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Pot1 and cell cycle progression cooperate in telomere length regulation

Nature Structural & Molecular Biology volume 15, pages 7984 (2008) | Download Citation

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Abstract

Removal of the vertebrate telomere protein Pot1 results in a DNA damage response and cell cycle arrest. Here we show that loss of chicken Pot1 causes Chk1 activation, and inhibition of Chk1 signaling prevents the cell cycle arrest. However, arrest still occurs after disruption of ATM, which encodes another DNA damage response protein. These results indicate that Pot1 is required to prevent a telomere checkpoint mediated by another such protein, ATR, that is most likely triggered by the G-overhang. We also show that removal of Pot1 causes exceptionally rapid telomere growth upon arrest in late S/G2 of the cell cycle. However, release of the arrest slows both telomere growth and G-overhang elongation. Thus, Pot1 seems to regulate telomere length and G-overhang processing both through direct interaction with the telomere and by preventing a late S/G2 delay in the cell cycle. Our results reveal that cell cycle progression is an important component of telomere length regulation.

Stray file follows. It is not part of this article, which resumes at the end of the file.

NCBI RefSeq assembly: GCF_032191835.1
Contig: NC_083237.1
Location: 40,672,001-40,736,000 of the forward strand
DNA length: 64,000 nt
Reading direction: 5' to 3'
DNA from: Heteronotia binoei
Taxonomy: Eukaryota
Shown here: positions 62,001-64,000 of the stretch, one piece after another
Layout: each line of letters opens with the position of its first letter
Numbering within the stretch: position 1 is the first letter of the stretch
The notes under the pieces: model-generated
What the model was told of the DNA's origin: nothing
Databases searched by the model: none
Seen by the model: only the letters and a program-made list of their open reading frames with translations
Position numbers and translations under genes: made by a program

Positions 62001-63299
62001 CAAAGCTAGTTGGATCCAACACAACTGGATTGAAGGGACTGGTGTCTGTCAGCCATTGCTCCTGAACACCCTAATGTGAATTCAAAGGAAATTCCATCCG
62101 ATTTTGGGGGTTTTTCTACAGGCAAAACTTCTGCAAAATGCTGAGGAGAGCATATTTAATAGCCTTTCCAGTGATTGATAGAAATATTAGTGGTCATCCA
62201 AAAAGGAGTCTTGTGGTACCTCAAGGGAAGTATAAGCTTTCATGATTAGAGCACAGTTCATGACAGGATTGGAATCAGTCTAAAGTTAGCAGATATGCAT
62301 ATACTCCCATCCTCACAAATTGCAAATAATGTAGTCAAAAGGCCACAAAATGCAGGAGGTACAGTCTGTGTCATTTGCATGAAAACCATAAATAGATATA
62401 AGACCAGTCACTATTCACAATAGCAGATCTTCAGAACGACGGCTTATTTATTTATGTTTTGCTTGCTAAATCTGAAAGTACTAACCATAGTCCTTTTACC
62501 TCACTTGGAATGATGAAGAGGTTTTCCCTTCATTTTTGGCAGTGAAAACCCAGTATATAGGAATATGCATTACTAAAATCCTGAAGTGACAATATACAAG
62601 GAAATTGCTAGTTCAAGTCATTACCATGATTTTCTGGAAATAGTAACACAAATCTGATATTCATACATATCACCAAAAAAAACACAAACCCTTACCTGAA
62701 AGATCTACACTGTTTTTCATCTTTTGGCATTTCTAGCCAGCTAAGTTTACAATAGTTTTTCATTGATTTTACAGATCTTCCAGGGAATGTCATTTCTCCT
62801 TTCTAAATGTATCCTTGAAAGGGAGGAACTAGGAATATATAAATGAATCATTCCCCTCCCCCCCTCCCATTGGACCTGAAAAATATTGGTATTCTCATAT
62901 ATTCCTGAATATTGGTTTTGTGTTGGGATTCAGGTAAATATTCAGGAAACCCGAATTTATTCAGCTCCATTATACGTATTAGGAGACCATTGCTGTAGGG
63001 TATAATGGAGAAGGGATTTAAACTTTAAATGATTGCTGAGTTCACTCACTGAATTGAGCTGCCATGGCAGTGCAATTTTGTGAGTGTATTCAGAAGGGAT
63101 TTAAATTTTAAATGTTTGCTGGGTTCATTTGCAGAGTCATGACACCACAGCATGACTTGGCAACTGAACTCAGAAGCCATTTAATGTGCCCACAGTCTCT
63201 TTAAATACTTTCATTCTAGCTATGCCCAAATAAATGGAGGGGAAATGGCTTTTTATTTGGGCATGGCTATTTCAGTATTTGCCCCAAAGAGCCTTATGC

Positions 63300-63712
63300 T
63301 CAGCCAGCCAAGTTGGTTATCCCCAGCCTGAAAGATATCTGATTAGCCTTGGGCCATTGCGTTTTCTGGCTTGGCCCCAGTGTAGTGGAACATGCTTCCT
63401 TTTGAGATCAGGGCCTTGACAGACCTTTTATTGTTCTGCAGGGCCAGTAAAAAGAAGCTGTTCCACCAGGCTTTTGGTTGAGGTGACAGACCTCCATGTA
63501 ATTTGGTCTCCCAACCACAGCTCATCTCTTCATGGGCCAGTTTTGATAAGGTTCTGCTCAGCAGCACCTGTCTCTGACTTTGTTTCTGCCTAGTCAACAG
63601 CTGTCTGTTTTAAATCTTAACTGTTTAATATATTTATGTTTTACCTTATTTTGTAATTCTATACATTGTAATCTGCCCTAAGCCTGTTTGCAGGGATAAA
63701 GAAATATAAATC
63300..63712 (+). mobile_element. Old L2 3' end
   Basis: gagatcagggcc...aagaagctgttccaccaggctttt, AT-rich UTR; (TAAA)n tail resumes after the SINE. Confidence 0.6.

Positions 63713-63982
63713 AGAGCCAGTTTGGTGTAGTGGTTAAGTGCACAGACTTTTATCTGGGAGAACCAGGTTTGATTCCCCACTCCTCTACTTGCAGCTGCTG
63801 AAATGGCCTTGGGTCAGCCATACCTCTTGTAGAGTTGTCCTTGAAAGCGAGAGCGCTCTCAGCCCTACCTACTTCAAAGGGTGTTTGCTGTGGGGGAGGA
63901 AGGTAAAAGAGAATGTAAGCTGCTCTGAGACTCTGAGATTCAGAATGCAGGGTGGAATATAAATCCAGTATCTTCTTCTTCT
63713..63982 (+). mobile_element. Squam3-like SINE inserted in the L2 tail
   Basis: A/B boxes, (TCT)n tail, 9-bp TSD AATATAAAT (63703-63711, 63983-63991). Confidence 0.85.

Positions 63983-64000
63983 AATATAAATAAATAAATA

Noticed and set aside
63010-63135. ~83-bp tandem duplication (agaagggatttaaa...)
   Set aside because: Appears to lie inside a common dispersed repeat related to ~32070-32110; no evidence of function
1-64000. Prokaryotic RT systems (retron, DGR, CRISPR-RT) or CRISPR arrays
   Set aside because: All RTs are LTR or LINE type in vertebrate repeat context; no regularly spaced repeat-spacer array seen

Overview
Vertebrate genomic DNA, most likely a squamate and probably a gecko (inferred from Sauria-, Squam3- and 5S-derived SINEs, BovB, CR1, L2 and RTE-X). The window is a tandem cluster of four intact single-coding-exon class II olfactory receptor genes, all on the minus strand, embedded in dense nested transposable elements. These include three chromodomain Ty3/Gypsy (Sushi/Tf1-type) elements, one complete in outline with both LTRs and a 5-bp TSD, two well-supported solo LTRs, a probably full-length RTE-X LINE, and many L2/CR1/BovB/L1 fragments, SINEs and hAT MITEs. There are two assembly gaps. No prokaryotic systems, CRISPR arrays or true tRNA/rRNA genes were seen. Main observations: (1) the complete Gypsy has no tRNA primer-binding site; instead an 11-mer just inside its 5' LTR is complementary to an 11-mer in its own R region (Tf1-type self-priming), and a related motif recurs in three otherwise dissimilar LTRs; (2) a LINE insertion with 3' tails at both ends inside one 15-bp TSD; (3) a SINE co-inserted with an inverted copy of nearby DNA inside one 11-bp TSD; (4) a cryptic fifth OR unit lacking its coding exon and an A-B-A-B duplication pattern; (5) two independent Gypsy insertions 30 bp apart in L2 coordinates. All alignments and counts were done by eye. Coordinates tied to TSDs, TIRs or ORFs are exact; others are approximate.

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Acknowledgements

We thank C. Morrison (National University of Ireland) for helpful comments and for providing the ATM gene targeting constructs, D. Gillespie (Beatson Institute for Cancer Research) for the chicken Chk2 antibody and Y. Sanchez (Dartmouth Medical School) for helpful discussions. This work was supported by US National Institutes of Health grant GM041803 to C.M.P.

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Affiliations

  1. Department of Molecular Genetics, Biochemistry and Microbiology, University of Cincinnati College of Medicine, PO Box 0524, Cincinnati, Ohio 45267-0524, USA.

    • Dmitri Churikov
    •  & Carolyn M Price

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Contributions

D.C. and C.M.P. designed the research; D.C. performed the experiments; C.M.P. wrote the article.

Corresponding author

Correspondence to Carolyn M Price.

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DOI

https://doi.org/10.1038/nsmb1331

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